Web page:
Porcelain paving

Discussion in 'Builders' Talk' started by Niran Kaila, Jul 10, 2020.

  1. Niran Kaila

    Niran Kaila New Member

    Hi,

    This may sound a bit daft, we have just had a 53 sqm concrete pad made. We are looking at putting porcelain paving on top.

    Just a thought, would it be possible to use external glue on the paving slabs and stick this to the pad to make it an easier job? And then fill the gaps between tiles using grout?

    We are novice DIYers and it would make the job a lot easier and cheaper but if it would cause problems I would rather do the normal using mortar

    Please let me know your thoughts

    Thank you
     
  2. WillyEckerslike

    WillyEckerslike Screwfix Select

    You should really follow the installation instructions for the tiles you are selecting. A powdered adhesive is most likely. Using leveling clips will make life a lot easier and afterwards you can use an appropriate grout as you suggest. You will need to prime the underside of the tiles to make the adhesive stick.

    It will be worth taking some time setting out accurately to minimise any fiddly cutting as porcelain tiles aren't the easiest to cut and mistakes are expensive. It's often best to start your setting out from a mid point - that can be either a tile or a joint, it depends what works out best.

    Good luck.
     
  3. Niran Kaila

    Niran Kaila New Member

    Thanks for the informative answer, appreciate your time
     
    WillyEckerslike likes this.
  4. DIYDave.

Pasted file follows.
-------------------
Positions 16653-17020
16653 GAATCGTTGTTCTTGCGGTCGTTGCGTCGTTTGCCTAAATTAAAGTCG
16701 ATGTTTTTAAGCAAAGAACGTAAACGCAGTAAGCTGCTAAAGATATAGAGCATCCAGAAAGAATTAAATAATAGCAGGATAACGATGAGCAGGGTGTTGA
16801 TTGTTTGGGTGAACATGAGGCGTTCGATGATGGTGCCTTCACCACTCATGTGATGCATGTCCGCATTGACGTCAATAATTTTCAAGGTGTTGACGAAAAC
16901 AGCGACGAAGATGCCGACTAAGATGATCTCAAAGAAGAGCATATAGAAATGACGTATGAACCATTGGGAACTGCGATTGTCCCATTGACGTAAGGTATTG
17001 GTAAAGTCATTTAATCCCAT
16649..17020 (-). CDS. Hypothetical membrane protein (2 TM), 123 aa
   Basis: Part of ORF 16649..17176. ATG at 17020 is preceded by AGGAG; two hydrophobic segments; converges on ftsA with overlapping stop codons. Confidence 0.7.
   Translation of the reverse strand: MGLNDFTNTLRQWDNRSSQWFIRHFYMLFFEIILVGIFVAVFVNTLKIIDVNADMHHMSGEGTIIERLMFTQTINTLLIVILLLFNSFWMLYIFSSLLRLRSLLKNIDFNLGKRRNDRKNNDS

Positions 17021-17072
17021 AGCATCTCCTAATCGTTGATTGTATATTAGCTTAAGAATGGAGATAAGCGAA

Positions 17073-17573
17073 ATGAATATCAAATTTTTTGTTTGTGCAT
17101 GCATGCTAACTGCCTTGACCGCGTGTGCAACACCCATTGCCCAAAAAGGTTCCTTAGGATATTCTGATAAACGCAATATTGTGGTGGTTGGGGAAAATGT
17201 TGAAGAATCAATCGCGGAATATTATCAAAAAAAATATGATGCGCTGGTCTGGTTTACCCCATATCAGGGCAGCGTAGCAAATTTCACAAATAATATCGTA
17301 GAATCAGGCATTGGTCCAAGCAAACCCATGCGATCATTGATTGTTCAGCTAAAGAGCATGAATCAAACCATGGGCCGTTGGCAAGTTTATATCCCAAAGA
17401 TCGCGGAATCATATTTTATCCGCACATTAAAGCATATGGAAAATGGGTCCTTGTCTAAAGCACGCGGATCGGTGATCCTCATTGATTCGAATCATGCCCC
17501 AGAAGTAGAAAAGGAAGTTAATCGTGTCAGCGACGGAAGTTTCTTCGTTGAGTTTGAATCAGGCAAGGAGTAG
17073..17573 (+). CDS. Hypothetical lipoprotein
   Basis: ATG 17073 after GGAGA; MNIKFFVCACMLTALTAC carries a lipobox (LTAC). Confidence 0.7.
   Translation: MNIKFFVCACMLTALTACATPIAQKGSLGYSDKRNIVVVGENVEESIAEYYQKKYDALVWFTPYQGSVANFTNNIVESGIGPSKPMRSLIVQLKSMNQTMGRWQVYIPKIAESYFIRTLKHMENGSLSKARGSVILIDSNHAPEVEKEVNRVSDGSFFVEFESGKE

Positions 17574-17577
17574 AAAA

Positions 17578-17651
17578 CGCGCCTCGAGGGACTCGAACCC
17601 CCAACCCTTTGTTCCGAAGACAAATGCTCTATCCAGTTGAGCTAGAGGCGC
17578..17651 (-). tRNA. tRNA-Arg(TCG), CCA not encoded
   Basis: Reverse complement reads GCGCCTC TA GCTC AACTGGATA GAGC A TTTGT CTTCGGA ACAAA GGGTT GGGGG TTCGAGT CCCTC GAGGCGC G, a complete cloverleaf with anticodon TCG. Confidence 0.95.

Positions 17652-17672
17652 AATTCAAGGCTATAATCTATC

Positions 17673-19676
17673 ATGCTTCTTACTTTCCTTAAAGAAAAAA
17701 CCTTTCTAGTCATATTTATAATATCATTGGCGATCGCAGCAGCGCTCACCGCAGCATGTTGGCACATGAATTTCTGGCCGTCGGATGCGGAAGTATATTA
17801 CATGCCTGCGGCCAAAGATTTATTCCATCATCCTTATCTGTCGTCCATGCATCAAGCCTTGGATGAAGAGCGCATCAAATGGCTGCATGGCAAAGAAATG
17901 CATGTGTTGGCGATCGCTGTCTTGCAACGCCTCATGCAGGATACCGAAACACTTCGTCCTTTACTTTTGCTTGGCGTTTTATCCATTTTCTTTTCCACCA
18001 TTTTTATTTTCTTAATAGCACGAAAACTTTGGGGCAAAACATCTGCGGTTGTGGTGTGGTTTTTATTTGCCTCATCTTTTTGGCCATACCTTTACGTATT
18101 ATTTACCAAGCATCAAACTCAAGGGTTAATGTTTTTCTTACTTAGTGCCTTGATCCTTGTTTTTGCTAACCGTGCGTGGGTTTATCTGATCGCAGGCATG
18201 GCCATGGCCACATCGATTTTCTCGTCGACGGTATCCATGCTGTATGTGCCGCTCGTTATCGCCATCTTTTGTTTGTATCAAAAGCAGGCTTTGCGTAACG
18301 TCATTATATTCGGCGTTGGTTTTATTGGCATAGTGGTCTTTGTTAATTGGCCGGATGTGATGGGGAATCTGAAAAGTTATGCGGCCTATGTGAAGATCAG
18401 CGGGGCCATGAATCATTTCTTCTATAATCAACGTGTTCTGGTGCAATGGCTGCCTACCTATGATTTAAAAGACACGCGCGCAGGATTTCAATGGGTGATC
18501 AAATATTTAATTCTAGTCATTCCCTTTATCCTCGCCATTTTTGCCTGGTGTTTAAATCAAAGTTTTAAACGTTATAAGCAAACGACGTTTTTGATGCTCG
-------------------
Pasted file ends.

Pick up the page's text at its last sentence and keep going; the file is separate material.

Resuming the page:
DIYDave. Screwfix Select

    As above - a powdered, external tile adhesive that’s suitable for porcelain tiles is your ‘glue’. Notched float to give a full adhesive bed for tiles

    SBR Slurry mix painted onto backs of every tile before laying

    External powdered grout to finish

    Basically, as you’ve had a concrete slab formed, this is now like tiling any wall or floor - same method

    So yes, you are essentially ‘glueing’ down the tiles - but using a suitable tile adhesive

    Cheap and a good job doesn’t often go hand in hand :eek:

    You’ve paid a fair few quid for the slab, more money for the tiles, don’t jeopardise the tiling aspect by skimping and using cheap materials - these tiles are going to be walked on and subjected to the weather come rain or shine and everything else in-between

    You would use mortar as the adhesive if laying on a wet mortar bed when you pour the slab and lay tiles all in one go

    Are you carrying out this work yourself or employing a trades peep ?
     
    Last edited: Jul 10, 2020
  5. Niran Kaila

    Niran Kaila New Member

    Thanks for the reply @Diydave, looking at doing it ourselves
     
  6. stevie22

    stevie22 Screwfix Select

    How level is the slab? Judging by the number of queries we get on here the art of accurate slab laying is lost.

    53 sqm is a heck of a big job for a first try,
     
    WillyEckerslike likes this.
  7. Niran Kaila

    Niran Kaila New Member

    The slab is pretty much perfectly level @stevie22, yes haha going to get a few people to help with it who are quite handy
     
  8. WillyEckerslike

    WillyEckerslike Screwfix Select

    That's a shame. You need a fall for rainwater run off. That should also be in the installation instructions. If not, I would allow a fall of 1 in 80 - some people will advise slightly steeper, maybe 1 in 60.

    You might mean perfectly flat of course - they're often confused. It could be perfectly flat but so sloped that you can only have half a bowl of soup on the patio table...
     
  9. Niran Kaila

    Niran Kaila New Member

  10. Kas228

    Kas228 Screwfix Select

    So which is it? Flat or level,or flat and level
     

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